This Week's Film Reviews (Dec 2, 2016)

01 Dec 2016


Not many films opening this week.  The calm before the storm before all the festive films begin.




ANTIBIRTH (USA/Canada 2016) ***1/2

Directed by Danny Perez


As nasty pictures go, ANTIBIRTH is one hell of a nasty piece.  Halfway throughout the film, the lead character, Lou (Natasha Lyonne) remarks: “I am not pregnant.  I am infected!”  But writer/director Danny Perez infuses an accurate stoner humour into the proceedings.  Unlike films like SAW and HOSTEL, which are nasty beyond watchable, ANTIBIRTH is very watchable and entertaining in a nasty way.  In the words of director Perez, “I wanted to show the other side of pregnancy besides the feel-good and the glow; i.e. the more gruesome aspects of pregnancy and what it does to the body.”  He ties the film with UFO Youtube conspiracy theories, which does not always work.  Needless to say, the film should be avoided by any woman in the expectancy period.

In a small Michigan town, hard-partying stoner Lou (Lyonne) awakens one morning and finds herself experiencing bizarre symptoms.  Her friend, Sadie (Oscar nominee Chloë Sevigny from BOYS DON’T CRY) believes she is pregnant and not telling her about it, despite Lou's claims that she has not had sex with anyone in nearly a year.  A mysterious stranger, Lorna (Meg Tilly), however, believes Lou.   As conspiracies and stories of bizarre kidnappings around town begin to spread, Lou's visions and grip on reality become more distorted.

Perez wrote his film with lead actress Lyonne in mind.  It shows!  Lyonne is perfect for the part as the stoner do-not-want-to-be-mother.  “I cannot be pregnant.  It is not my style.”  She says.  Her character, Lou smokes from a bong with the mouthpiece so large that it fits her entire mouth.  She survives on donuts and cigarettes.  Meg Tilly, not seen for a while on screen returns in a role as a frumpy weirdo who sees flashes of light and visions, like someone switching on and off a TV channel.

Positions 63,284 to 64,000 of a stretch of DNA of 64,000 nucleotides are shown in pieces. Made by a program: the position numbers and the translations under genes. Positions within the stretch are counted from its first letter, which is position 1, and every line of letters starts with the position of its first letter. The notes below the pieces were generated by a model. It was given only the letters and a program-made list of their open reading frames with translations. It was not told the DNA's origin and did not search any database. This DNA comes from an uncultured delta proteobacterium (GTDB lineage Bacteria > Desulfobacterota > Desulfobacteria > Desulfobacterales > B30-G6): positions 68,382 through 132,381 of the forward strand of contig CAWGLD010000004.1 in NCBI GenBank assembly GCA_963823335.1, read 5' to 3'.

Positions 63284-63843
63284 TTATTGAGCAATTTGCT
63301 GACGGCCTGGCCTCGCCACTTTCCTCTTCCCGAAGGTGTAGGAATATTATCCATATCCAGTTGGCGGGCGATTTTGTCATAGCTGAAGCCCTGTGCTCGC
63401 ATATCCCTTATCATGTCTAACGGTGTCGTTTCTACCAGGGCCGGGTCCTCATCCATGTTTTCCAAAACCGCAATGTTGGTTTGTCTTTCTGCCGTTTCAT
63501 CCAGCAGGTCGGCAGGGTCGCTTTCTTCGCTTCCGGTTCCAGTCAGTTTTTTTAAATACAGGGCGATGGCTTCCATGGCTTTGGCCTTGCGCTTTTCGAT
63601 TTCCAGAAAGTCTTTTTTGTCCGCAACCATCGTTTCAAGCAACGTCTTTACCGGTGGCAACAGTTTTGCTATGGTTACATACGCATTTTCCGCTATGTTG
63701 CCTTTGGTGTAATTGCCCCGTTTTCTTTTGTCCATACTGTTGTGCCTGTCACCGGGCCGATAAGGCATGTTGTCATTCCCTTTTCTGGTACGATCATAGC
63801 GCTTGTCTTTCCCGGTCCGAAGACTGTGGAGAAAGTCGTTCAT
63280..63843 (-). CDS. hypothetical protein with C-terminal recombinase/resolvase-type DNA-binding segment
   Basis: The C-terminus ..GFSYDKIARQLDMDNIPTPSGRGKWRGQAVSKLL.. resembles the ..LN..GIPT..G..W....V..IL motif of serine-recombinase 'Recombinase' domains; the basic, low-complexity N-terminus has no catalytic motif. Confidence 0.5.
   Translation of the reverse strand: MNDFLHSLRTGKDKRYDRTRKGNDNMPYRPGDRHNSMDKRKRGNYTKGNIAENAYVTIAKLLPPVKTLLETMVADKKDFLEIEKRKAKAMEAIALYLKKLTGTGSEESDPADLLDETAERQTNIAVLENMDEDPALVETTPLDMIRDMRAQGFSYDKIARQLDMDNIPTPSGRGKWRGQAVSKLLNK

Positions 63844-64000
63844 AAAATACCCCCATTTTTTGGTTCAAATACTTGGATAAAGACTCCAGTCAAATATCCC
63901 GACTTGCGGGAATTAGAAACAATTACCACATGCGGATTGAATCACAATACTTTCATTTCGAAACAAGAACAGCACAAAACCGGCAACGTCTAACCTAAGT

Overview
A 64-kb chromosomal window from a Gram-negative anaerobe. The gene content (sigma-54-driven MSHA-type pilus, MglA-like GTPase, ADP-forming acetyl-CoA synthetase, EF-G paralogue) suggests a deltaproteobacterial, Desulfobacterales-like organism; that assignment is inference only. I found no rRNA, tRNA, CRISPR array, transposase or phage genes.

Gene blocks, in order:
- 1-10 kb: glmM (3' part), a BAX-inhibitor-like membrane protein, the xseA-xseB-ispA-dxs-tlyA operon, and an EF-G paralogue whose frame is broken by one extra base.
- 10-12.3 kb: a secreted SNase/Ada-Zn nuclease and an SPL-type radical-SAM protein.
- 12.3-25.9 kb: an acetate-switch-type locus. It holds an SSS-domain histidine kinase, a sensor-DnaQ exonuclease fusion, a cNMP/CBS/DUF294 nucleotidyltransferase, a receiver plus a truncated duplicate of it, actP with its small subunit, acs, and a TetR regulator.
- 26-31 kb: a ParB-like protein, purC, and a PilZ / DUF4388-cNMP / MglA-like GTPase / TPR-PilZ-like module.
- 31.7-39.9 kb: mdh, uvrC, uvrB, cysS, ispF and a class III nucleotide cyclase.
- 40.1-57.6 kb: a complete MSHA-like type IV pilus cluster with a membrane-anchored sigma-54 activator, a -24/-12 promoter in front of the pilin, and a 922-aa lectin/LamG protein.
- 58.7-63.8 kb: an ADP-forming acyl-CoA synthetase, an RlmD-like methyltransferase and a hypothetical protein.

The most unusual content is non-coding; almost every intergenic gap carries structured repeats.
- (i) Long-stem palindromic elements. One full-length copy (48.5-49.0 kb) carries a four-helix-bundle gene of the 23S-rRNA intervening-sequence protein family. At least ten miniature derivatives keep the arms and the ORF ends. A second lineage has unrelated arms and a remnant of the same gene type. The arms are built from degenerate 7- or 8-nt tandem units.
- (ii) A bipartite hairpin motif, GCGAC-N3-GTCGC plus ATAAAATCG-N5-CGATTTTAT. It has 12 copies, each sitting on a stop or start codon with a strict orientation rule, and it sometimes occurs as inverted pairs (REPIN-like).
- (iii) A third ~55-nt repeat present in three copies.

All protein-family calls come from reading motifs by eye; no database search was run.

Be warned that Perez is fond of including very gross scenes.  One has Lou peeling off a scar tissue at the back of her neck before extracting one of her molars with her fingers, blood and all.  But the best (grossest) scene has her using a knife to break open a huge blister on the sole of one foot, followed by all the blood and pus running out.  She then wobbles around with a cane, limping around until she delivers.  One can appreciate if not feel her pain during the pregnancy - or infection, if one wants to call it that.

The winter setting with the ice and snow as well as the dirty mud aids in the film’s gloomy atmosphere.  Her trailer home looks even more dismal in the wintry setting.

The best scene?  Meg Tilly’s face covered in blood smiling after delivery of the monster baby remarking:  “Oh my goodness!”

ANTIBIRTH works as a horror film with major stoner attitude.  One of the best horror films of the year!  See it with caution!

Trailer: https://www.youtube.com/watch?v=Gx1K4yZW5Ds

THE APOLOGY (Canada 2016) ***
Directed by Tiffany Hsiung

Two important reasons why a documentary should be made are the uniqueness of the subjects or stories that need be to told.  For THE APOLOGY, the subjects are - as the titles inform at the start of the film - ‘grandmas’ or ‘comfort women’.  These are the young Asian girls (Chinese, Korean, Filipino) who are forced into the sex slave trade by he Japanese during the Japanese occupation.  The Japanese are clearly the hated villains in the piece.  Hsiung makes sure the point gets across.  Unrepentant, the Japs, especially the politicians claim that the trade was necessary and show no remote sign of remorse.